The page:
• Red Sox get Pereda from Cubs
  • Cubs lose Lakins to Orioles
  • Red Sox figuring out state of players hitting free agency

The Boston Red Sox have acquired Jhonny Pereda from the Chicago Cubs, the player involved in that past January trade involving Travis Lakins. The 23-year-old was hailed as a Gold Glove Award from Rawlings but is not on the 40-man roster of the Red Sox.

At Double-A last season, the Venezuelan catcher threw out 44 of 88 potential base stealers and had a .996 fielding percentage in 85 games, the Chicago Tribune reported. He also holds a .248 batting average in seven minor-league seasons.

Pereda was once ranked as the Cubs' no. 26 prospect and was seen as a potential backup catcher with some offensive promise. Unfortunately, things did not work out well between him and the Cubs. Chicago was hoping to get some mileage out of Lakins by passing him off waivers and then trying to retain him without committing to a 40-man roster spot. All those plans went up in smoke when the Baltimore Orioles claimed the 25-year-old pitcher just 10 days after he was acquired. Lakins is now part of the Orioles 40-man roster.

Even with the departure of Pereda, Chicago has plenty of minor league catching options. Among the ones on their end include Miguel Amaya and international signees Ronnier Quintero and Brayan Altuve.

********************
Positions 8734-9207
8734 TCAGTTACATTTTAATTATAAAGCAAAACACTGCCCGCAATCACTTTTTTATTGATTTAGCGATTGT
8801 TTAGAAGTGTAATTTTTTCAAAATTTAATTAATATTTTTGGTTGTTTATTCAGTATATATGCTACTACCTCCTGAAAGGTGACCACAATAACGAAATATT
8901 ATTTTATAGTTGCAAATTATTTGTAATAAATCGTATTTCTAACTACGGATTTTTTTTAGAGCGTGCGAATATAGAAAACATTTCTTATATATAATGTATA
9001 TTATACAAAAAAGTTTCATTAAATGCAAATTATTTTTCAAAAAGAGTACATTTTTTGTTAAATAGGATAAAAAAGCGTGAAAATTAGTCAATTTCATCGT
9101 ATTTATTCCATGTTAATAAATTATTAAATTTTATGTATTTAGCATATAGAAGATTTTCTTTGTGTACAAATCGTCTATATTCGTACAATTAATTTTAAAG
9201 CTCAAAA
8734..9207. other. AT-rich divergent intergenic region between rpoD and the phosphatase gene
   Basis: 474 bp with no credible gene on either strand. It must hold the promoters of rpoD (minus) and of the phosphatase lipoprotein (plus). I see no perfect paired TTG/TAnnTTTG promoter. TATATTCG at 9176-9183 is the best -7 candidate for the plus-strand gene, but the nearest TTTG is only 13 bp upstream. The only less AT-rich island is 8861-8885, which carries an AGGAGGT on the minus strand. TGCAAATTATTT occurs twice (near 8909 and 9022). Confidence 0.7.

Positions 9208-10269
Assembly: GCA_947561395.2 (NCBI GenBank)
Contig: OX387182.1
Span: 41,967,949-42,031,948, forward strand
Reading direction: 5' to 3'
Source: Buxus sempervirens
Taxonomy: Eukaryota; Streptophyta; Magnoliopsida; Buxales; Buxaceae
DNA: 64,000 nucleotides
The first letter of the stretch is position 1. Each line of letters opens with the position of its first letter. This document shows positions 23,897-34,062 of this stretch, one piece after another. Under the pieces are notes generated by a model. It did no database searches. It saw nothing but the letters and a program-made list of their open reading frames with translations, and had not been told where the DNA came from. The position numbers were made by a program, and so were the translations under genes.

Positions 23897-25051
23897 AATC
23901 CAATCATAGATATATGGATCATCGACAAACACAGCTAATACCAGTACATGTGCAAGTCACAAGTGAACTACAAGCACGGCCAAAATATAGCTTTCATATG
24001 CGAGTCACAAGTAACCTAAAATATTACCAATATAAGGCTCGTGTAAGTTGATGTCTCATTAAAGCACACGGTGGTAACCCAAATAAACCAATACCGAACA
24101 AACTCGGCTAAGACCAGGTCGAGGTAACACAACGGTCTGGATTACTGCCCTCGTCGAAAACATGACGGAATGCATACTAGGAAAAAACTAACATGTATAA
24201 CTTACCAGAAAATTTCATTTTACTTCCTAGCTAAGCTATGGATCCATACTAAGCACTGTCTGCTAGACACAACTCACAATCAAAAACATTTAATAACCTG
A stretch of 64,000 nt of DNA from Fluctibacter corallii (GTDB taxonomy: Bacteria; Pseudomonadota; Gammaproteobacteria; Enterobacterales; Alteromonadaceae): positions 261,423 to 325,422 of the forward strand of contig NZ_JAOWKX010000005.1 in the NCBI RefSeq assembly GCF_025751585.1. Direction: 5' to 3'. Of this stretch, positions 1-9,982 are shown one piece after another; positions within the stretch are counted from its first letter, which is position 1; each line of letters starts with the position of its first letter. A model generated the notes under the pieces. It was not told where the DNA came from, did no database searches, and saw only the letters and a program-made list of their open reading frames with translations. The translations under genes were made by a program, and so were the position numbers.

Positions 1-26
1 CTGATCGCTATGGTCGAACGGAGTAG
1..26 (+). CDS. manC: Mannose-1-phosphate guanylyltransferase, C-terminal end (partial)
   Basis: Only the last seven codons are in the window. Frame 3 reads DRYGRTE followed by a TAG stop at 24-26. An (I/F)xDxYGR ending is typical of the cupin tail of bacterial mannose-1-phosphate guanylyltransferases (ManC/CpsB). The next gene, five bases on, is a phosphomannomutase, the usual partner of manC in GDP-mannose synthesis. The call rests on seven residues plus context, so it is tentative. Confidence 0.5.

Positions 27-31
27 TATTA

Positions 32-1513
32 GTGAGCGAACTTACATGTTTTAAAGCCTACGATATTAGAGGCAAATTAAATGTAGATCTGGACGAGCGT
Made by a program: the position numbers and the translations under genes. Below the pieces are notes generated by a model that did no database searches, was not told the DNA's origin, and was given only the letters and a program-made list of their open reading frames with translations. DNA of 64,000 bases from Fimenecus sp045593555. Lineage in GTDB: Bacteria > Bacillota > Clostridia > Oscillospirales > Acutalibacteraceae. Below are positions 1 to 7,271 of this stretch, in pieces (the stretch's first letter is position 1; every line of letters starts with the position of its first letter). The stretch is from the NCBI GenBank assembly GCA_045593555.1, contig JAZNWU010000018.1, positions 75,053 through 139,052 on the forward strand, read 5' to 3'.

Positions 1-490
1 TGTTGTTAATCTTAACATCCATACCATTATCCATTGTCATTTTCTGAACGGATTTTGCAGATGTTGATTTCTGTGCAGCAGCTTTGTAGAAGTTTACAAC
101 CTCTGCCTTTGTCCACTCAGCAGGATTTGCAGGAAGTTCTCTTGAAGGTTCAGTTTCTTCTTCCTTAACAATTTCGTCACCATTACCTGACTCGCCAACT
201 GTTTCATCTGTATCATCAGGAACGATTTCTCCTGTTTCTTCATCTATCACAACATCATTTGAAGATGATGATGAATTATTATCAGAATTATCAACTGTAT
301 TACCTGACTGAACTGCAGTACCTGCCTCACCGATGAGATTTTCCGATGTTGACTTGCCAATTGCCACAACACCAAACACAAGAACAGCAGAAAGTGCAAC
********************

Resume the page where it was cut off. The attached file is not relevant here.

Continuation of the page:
As for the Red Sox, another concern would be the plight of some players moving forward. With the 2020 MLB season on shallow water, the future of five players set to hit free agency will be interesting. The players are Jackie Bradley Jr., Brandon Workman, Kevin Pillar, Collin McHugh and J.D. Martinez. Of the names mentioned, Martinez holds an option to opt-out of his deal, reported.

What makes their cases a bit complicated is if the MLB would be forced to cancel the season due to the coronavirus pandemic. Like other sports leagues, talks need to be held to address compensation and their current deals.

According to the New York Post, one of the union's recent proposal is that players would receive full-service time for the 2020 season for as long as they reach certain time criteria in 2019. The initial plan was at least 60 days of service. MLB countered that a full-service year (normally 172 days) would be credited for 130 games or more and that after that players would receive credit for actual days played.

If the season would be reduced to 110 days, players would get the 110 days of service. If this were the case, the players mentioned would be eligible to hit free agency. For his part, Martinez can choose to opt-out of his contract for the second straight offseason in a row.

This is just one of the issues that the MLB has to face due to the COVID-19 problem. Further discussions are expected as teams and players try to figure out what the future holds for them during these trying times.

 Jhonny Pereda
Jhonny Pereda Getty Images | Jamie Squire